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It is perhaps curious that it appears to have taken us some time to appreciate how the European Union (EU) and its institutions work. The EU is not new – it has been around for some time. Is it simply the case that it is harder to appreciate the workings of something as an apparent bystander than if we had been fully involved much earlier? That is perhaps another question but such slow hesitant beginnings have not helped make it any easier when it comes to talking about the Court of Justice of the European Union for the first time. In the same way that, for many, discussing its role does not appear to come easily at first.
According to the EU it boasts that unlike other institutions the EU itself is unique and stresses that member states remain independent, sovereign nations who come together or 'pool' their national identity, as they put it, to gain strength in numbers and influence around the world.
It is worth mentioning that such a coming together has resulted in what some see as an enormous bureaucratic 'united states of Europe'. On closer examination we can see that the EU has provided a means whereby member states operate through European institutions of which the Court of Justice of the European Union is one. Albeit somewhat cumbersome the EU does operate upon a democratic principle, and the institutions are a means of ensuring that member states are able to participate democratically in the decision making process. Recent events around the world, where citizens feel they have been denied a legitimate voice, serve as a reminder that the founding fathers of the EU had very good reason not to vest all powers in any single entity or leader.
The Court of Justice of the European Union has one judge from each EU country and it is assisted by a number of advocates-general. The role of the advocate-general is to present, publicly and impartially, opinions on the cases which come before the Court of Justice. Because of the large number of cases the Court must deal with, a ‘General Court’ will deal with some of the workload, mainly those brought by private individuals, companies and some organisations, and cases relating to competition law.
Any examination of the role of the Court of Justice of the European Union quickly shows that the Court is an EU institution and that its work is closely linked to the interests of the EU as a whole. The Court of Justice of the European Union is based in Luxembourg and includes three distinct courts, the Court of Justice, the General Court, and the Civil Service Tribunal. Between them they apply the judicial functions of the European Union aiming to achieve greater political and economic integration among EU Member States.
There are five common types of cases which will come before the Court and they are:
Requests for a preliminary hearing – when national courts ask the Court of Justice to interpret a point of EU law.
Actions for failure to fulfil an obligation – brought against EU governments for not applying EU law.
Actions for annulment – against EU laws thought to violate the EU treaties or fundamental rights.
Actions for failure to act – against EU institutions for failing to make decisions required of them.
Direct actions – brought by individuals, companies or organisations against EU decisions or actions
Requests for a preliminary hearing
If a domestic court is in any doubt about the interpretation or validity of an EU law it may, and sometimes must, ask the Court of Justice for advice. This advice is called a ‘preliminary ruling’. The effect of the use of such a procedure is to temporarily suspend the action before the national court until the Court of Justice of the European Union has ruled on the matter.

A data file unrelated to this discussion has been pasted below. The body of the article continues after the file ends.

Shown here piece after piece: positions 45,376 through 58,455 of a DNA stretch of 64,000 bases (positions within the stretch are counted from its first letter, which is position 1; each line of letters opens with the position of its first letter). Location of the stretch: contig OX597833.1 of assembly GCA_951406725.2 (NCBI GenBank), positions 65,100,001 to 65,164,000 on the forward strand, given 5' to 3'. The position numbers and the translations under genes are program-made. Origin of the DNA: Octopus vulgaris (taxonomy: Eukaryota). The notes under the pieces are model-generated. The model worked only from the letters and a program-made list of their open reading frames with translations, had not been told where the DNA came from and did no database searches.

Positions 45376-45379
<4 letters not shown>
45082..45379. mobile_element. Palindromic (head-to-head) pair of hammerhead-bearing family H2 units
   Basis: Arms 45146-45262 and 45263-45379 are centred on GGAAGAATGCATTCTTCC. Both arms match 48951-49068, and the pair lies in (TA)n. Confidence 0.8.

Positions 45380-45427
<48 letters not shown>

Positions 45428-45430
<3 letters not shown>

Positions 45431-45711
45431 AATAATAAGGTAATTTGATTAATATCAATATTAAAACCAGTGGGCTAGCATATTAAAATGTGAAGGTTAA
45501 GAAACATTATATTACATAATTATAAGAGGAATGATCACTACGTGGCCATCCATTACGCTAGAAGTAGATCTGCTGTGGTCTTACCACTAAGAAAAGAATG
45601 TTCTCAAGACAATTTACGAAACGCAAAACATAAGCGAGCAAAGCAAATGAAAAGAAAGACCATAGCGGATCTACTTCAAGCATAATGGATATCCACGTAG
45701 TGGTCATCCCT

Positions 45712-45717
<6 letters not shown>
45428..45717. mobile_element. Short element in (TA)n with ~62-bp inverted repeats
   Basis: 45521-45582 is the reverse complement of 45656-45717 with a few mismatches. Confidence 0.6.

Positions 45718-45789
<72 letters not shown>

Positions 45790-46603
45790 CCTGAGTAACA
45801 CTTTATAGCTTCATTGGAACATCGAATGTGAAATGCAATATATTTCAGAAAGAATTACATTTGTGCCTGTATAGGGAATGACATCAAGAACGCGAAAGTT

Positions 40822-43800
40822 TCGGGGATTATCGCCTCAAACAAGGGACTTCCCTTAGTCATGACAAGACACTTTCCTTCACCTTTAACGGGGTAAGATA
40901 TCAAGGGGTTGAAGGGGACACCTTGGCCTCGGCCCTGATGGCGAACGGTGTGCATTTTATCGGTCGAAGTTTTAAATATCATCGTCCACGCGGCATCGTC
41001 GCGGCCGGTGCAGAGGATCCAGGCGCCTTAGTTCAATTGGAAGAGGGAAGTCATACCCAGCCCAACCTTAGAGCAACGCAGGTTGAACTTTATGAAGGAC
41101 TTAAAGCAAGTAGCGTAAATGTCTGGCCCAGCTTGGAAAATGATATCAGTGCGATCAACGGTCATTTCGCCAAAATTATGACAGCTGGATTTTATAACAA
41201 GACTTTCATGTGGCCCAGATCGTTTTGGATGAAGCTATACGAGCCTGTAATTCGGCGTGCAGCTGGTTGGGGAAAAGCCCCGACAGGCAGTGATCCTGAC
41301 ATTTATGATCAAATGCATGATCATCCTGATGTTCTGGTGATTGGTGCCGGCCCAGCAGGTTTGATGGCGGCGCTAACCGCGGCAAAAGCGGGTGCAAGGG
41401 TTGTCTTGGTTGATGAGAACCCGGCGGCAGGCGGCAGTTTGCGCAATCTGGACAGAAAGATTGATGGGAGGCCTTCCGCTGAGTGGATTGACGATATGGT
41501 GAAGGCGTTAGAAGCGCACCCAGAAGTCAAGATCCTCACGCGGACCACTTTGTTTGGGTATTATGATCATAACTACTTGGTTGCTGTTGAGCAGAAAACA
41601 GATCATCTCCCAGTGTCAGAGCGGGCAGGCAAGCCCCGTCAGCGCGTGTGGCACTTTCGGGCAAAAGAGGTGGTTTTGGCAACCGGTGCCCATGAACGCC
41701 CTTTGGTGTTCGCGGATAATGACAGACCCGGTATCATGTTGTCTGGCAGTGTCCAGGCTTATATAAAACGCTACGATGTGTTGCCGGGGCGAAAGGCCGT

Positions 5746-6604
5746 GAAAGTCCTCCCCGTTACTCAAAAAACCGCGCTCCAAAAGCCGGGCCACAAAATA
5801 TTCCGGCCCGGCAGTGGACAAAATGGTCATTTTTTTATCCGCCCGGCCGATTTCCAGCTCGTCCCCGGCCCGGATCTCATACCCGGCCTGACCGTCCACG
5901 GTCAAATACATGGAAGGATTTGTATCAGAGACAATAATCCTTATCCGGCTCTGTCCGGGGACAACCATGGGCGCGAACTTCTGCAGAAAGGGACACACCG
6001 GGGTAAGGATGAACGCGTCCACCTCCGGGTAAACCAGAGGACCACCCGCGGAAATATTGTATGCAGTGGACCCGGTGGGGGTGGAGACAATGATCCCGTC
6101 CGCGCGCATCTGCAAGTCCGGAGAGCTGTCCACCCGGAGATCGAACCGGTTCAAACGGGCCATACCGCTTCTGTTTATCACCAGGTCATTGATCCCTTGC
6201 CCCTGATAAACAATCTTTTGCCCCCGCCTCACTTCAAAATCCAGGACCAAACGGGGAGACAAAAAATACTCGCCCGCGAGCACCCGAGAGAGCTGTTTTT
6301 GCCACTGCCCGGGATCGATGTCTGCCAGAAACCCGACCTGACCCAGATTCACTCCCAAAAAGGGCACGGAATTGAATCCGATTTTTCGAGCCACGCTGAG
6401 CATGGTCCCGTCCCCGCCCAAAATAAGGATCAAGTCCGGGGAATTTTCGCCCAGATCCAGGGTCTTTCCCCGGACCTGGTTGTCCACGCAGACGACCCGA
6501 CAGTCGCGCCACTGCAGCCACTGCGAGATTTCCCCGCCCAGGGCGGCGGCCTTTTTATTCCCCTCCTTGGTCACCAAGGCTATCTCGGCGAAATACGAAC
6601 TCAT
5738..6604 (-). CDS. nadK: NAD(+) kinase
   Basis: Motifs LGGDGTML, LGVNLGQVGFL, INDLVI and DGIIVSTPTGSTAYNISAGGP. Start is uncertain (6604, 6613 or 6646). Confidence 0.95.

An example of a case where a UK court felt that a preliminary ruling was necessary can be found in Torfaen Borough Council v B & Q (1990) when the local Magistrates Court sought a ruling on whether the Sunday trading laws they then operated under, according to the Shops Acts, were in breach of Articles 30 and 36 of the EEC Treaty which allowed the free movement of goods around the EU. The Court of Justice of the European Union decided that UK measures did not infringe the Treaty and the matter then proceeded to be dealt with in the UK court.
The first case which involved a preliminary ruling by the Court of Justice of the European Union under Article 234 was the case of Van Duyn v Home Office (1974). This was a highly significant ruling which recognised the principle of direct applicability under which a citizen can enforce a right under a Treaty in the event that it confers rights on individuals.
Actions for failure to fulfil an obligation
The Court of Justice is charged, under Article 220, with the interpretation of EU law to make sure it is applied in the same way in all EU countries. The Commission or another Member state can initiate proceedings if it has reason to believe that a Member State is failing to fulfil its obligations under EU law. The Court will investigate the allegations and gives its judgment. If the Member State is found to be in the wrong then it will have to rectify matters immediately.
It also settles legal disputes between EU governments and EU institutions. The Court of Justice of the European Union is the arbiter in such situations and this reflects the weight that must be given to this aspect of the work of the Court. In view of events which led up to the formation of the initial European Community, the EU has indeed got every good reason to encourage the avoidance of conflict at national level. It strives to do this by the setting up of a higher level body which is internationally recognised. In any event the Court will investigate the complaint and give its judgement. The judgement may include the requirement that if a country is at fault it must put the matter right. The Court can also impose a fine.